Accordingly AMPI cannot enforce the Agreement against Oberweis' commencement of the present action. There is no genuine issue of fact material to the question of Oberweis' liability to AMPI for alleged breach of the Agreement. Oberweis is therefore entitled to a judgment as a matter of law on AMPI's Counterclaim.

AMPI's Defenses to Oberweis' Claim

Oberweis seems to argue (R.Mem. 3-5) the Release could not have been meant to apply in futuro. But the Release is as *1100 much a contract as the Agreement, 31 I.L.P. Releases § 21, at 346 (1957), and so its terms and the intentions of the parties determine its scope. See Richard's Lumber, 545 F.2d at 20; Clear-Vu Packaging, Inc. v. National Union Fire Insurance Co., 105 Ill. App.3d 671, 674, 61 Ill.Dec. 212, 214-15, 434 N.E.2d 365, 367-68 (2d Dist.1982).

In terms the Release discharged PMA (and therefore AMPI as its successor) from all actions "in law or equity, which arise out of or refer or relate to, directly or indirectly, the facts, claims, or causes of action alleged" in the 1965 Lawsuit. Those terms could not be more sweeping, and their only real limitation is that the 1965 Lawsuit determines the scope of what Oberweis precluded itself from prosecuting against PMA and therefore AMPI in the future.

Oberweis takes comfort in the fact it has now restricted its damages claims in the present action to the post-September 1969 period (Motion To Dismiss AMPI Counterclaim ¶ 6; R. Mem. 4). But its 1965 Lawsuit was a broadbased attack on defendants' marketing activities one in which Oberweis sought not only damages but also prospective relief both declaratory (1965 Complaint Prayer ¶¶ 1-3) and injunctive (id. ¶¶ 5-6). Thus the 1965 Lawsuit specifically raised claims as to the illegality of PMA-AMPI practices, importantly including such illegality if the parties continued to engage in those practices in the future. In unambiguous language the Release bound Oberweis not to commence any action asserting that illegality.[7] Indeed the Complaint in the present action virtually confesses it runs afoul of the Release, because it alleges (Count I ¶ 21) an antitrust conspiracy beginning "as early as 1957"!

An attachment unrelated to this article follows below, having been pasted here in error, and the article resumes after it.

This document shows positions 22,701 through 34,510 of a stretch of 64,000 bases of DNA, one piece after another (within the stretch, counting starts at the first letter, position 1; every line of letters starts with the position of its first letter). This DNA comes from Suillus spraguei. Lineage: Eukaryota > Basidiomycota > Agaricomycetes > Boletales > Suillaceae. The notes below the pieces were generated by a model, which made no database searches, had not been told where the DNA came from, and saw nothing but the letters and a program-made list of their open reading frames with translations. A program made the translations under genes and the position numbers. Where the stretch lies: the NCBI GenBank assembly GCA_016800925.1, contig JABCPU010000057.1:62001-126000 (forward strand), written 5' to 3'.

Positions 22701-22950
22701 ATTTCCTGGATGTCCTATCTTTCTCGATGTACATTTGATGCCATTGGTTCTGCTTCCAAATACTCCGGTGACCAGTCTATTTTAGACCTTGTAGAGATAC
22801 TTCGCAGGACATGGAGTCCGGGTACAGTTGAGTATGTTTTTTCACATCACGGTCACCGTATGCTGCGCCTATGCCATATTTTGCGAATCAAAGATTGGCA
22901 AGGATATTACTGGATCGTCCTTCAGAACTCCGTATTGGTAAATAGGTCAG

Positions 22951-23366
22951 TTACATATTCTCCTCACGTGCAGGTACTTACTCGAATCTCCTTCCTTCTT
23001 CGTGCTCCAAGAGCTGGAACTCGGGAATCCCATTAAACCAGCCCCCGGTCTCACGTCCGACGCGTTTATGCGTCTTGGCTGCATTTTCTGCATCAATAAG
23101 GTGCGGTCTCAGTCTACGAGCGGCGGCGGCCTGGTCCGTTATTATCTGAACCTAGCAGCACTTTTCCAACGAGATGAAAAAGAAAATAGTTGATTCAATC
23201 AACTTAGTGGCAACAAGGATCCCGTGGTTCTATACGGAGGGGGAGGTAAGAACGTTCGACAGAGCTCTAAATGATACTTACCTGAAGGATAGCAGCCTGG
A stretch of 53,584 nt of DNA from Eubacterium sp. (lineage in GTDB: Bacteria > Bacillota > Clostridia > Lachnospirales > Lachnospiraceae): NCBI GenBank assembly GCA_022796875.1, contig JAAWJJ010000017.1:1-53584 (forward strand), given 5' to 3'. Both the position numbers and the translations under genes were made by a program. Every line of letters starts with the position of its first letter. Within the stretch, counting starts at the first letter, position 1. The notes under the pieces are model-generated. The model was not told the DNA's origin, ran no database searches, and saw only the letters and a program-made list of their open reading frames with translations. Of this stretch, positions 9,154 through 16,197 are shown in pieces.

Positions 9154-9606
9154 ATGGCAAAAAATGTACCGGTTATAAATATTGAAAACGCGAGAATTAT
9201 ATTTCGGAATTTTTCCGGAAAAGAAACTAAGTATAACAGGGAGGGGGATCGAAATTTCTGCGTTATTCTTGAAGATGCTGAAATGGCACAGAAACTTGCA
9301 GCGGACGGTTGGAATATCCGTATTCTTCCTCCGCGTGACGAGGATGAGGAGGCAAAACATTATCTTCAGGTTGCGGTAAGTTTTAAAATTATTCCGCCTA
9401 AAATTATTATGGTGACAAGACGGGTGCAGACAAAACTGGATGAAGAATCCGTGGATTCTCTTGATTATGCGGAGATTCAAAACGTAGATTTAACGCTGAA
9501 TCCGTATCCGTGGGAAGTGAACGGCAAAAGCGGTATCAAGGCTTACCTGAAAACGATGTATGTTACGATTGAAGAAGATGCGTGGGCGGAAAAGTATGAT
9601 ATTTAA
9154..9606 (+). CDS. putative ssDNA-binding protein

On the question of what the Release means, this Court finds persuasive the distinction made in Main Line Theatres, Inc. v. Paramount Film Distributing Corp., 298 F.2d 801, 803 (3d Cir.), cert. denied, 370 U.S. 939, 82 S. Ct. 1585, 8 L. Ed. 2d 807 (1962):

Had [the settled action] been an action for damages only, without a prayer that the defendants be restrained from continuing or repeating the licensing practices of which the plaintiff complained, the essential feature of any undertaking to settle the suit for a stated sum would have been the plaintiffs' promise to forego a money claim, the only matter in controversy. Here the suit contained a demand for injunctive prohibition of future wrongful conduct as well as a claim for money damages for alleged past misconduct. In such circumstances a reasonable person agreeing, without any expression of limitation, to accept a sum in settlement of the litigation should and reasonably would understand that both aspects of the suit were covered by the settlement. Certainly, a defendant offering a sum in settlement of a suit asking, among other things, for an injunction against certain conduct, would not understand that a similar demand could be asserted the day after settlement. This reasonable understanding determines the meaning of the assent expressed by the parties here.[8]

That analysis properly focuses on what a release signifies as to the parties' intentions when it is executed in the context of a suit for equitable (and not only legal) relief.

*1101 It is well established a general release is valid as to all claims of which a signing party has actual knowledge or that he could have discovered upon reasonable inquiry. See Goodman v. Epstein, 582 F.2d 388, 402-04 (7th Cir.1978), cert. denied, 440 U.S. 939, 99 S. Ct. 1289, 59 L. Ed. 2d 499 (1979) (a Securities Exchange Act case); Clear Vu Packaging, 105 Ill.App.3d at 674, 61 Ill.Dec. at 214-15, 434 N.E.2d at 367-68; 31 I.L.P. Releases § 26, at 351-52. Oberweis' 1965 Complaint shows beyond doubt PMA's marketing activities were within its contemplation at the time it filed and settled the 1965 Lawsuit: 1965 Complaint ¶ 27 specifically cited defendants' "conspiracies" and "agreements" from "1961 to date." And Oberweis' 1972 Complaint shows beyond doubt those same "conspiracies" and "agreements" now dated from 1957 were the target of the present action. Thus, although the damages Oberweis has lately confined itself to in the present action are "future" damages (i.e., damages allegedly suffered after the Release), the activities ostensibly giving rise to those damages were certainly known to Oberweis in 1969. And therefore the Release (read fairly) offered to discharge PMA and its successors from liability to Oberweis for those same activities.